Ad-Libs provides limitless entertainment

For $9, you can travel to a foreign country, visit outer space or swim to the bottom of the ocean.

Ad-Libs Improvisational Comedy Troupe will take you anywhere you request.

This 12-member group, made up almost entirely of neighborhood residents, performs 100-percent improvisational skits based upon audience suggestions using no props, except for an occasional wig or jacket.

Needless to say, each performance is unique.

“We can be in a kitchen, a bedroom or underwater, but all we have to work with is our stage, our minds, maybe a chair and our imaginations,” says Ad-Libs comedian Joel Zeff.

Ad-Libs performs in what used to be a warehouse located at 2613 Ross in the Arts District. The club is a small, dark and intimate playground that sometimes attracts a rowdy crowd.

Shows are done in a competitive format with two teams of comedians performing against each other. An Ad-Libs member referees the competition to keep it from getting dull or obscene.

Off stage, the Ad-Libs gang has the camaraderie of fellow pranksters.

Almost all of them live on Lower Greenville, and they often socialize with each other, which helps with communication on the stage, says Ad-Libs comedian Dan Glaser.

The members are close in age, with most in their 20s, and many have a background in stand-up comedy. The majority have day jobs, from Frank Ford, a product engineer for Texas Instruments, to Kevin Small, a salesman, but most hope to pursue careers in the entertainment business.

Phil Larsson, who founded the troupe in 1986, holds improve workshops to find talent.

Larsson says he looks for risk-takers, both men and women.

“We have a group of guys all going for the same goal,” Larsson says. “That goal is to put on a good show. In the past, we’ve had people trying to hog the limelight. Now, it’s more give and take.”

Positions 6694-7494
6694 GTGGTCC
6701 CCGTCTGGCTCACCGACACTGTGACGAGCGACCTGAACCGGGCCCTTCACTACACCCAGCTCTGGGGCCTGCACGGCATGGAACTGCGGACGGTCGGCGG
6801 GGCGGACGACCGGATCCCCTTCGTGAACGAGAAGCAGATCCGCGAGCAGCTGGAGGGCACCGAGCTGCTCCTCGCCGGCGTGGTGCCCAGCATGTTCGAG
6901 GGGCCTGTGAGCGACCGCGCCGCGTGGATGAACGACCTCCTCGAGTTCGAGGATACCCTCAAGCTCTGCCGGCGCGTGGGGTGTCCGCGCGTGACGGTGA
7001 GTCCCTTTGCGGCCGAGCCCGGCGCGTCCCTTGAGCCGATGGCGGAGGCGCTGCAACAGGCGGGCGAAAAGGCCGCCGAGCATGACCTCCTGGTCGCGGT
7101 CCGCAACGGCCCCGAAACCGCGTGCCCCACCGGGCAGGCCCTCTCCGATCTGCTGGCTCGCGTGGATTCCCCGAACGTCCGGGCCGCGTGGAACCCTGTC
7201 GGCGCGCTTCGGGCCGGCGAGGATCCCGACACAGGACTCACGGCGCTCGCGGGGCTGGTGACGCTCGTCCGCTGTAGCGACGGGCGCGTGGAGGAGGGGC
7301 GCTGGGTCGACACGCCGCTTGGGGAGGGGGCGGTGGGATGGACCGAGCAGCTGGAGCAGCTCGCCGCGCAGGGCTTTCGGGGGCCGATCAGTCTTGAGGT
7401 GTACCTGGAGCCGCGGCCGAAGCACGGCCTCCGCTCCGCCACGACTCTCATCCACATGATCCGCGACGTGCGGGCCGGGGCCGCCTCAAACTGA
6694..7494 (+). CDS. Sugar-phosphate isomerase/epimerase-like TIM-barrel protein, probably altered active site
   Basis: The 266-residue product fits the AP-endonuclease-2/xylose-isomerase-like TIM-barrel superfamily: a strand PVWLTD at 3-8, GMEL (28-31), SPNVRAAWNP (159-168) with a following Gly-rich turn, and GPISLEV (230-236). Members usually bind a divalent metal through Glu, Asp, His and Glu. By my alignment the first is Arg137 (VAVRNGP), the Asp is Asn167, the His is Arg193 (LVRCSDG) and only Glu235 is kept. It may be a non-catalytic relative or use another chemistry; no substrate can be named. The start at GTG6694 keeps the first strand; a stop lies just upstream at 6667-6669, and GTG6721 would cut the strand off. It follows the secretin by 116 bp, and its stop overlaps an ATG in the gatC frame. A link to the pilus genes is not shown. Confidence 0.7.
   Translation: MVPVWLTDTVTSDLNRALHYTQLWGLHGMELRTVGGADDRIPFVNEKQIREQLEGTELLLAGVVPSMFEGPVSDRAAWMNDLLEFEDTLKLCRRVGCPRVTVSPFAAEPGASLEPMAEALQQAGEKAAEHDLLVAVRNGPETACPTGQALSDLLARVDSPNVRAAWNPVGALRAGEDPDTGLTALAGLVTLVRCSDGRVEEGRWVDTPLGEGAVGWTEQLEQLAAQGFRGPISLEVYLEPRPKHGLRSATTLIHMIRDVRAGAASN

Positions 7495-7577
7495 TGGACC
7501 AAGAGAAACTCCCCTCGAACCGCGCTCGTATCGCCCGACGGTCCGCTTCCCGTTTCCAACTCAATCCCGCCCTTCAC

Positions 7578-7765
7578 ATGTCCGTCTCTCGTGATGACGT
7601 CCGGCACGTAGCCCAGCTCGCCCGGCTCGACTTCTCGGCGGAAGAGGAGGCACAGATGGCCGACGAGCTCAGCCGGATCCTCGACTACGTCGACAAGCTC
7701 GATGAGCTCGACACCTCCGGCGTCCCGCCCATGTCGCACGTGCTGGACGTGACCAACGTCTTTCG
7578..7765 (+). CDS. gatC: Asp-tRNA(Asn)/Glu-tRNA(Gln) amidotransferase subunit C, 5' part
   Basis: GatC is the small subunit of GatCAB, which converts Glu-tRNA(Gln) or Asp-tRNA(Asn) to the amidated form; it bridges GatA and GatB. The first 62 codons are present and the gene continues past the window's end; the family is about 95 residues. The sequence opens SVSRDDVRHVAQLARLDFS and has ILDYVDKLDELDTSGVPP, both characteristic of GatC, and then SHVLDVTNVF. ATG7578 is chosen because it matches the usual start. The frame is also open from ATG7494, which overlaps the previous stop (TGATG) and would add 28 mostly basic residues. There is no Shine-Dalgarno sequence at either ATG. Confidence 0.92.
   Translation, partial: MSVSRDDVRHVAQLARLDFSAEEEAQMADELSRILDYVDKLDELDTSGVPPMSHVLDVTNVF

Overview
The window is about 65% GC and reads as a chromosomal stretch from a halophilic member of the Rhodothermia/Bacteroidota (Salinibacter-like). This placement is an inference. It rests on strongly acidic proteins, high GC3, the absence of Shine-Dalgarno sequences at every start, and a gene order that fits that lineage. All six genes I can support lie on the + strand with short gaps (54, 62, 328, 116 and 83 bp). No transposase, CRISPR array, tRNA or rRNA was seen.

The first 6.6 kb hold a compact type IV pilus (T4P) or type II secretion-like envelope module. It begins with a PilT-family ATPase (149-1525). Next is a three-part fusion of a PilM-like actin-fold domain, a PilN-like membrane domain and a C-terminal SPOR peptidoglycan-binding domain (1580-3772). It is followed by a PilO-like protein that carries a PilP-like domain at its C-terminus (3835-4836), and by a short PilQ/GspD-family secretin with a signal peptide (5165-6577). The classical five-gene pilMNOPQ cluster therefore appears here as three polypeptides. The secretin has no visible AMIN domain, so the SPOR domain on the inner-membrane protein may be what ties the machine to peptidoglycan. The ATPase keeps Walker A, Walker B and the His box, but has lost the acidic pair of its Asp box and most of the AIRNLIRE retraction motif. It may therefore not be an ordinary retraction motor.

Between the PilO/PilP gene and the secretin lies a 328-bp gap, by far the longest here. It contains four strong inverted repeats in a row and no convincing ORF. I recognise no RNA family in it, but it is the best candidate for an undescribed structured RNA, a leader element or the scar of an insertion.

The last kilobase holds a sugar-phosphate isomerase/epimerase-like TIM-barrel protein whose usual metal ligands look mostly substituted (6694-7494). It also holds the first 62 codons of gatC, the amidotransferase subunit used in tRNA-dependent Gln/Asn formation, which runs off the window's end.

Under Larsson’s direction, Ad-Libs performed its first show in January 1987 in the back of an El Chico Mexican Restaurant once located in Medallion Shopping Center.

Larsson bought the Ross Avenue club in 1990 using credit cards because he couldn’t get a loan.

The members of the troupe cleaned the warehouse themselves, built the stage, and did the wiring and plumbing.

“There were some lean times,” says Ad-Libs comedian David Wilk. “It’s just been recently that we have been enjoying sell-out crowds. We’ve had a very loyal following, and they’ve kept us in business all these years.”

Today, Ad-Libs performs an average of 250 shows each year at the Ross Avenue location and travels throughout the country to perform for colleges, businesses and special events.

Show times are Thursdays at 8 p.m. and Fridays and Saturdays at 7:30 p.m. and 10 p.m.

“We have people who are addicted to us, who come week after week after week,” Zeff says. “I think people come back because a very electrifying energy is created here. They want to see what we’re going to do next.”

For reservations, call 754-7050.

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By |2016-02-07T08:42:15-05:00October 1st, 1995|All Columns, All Magazine Articles, Entertainment|0 Comments

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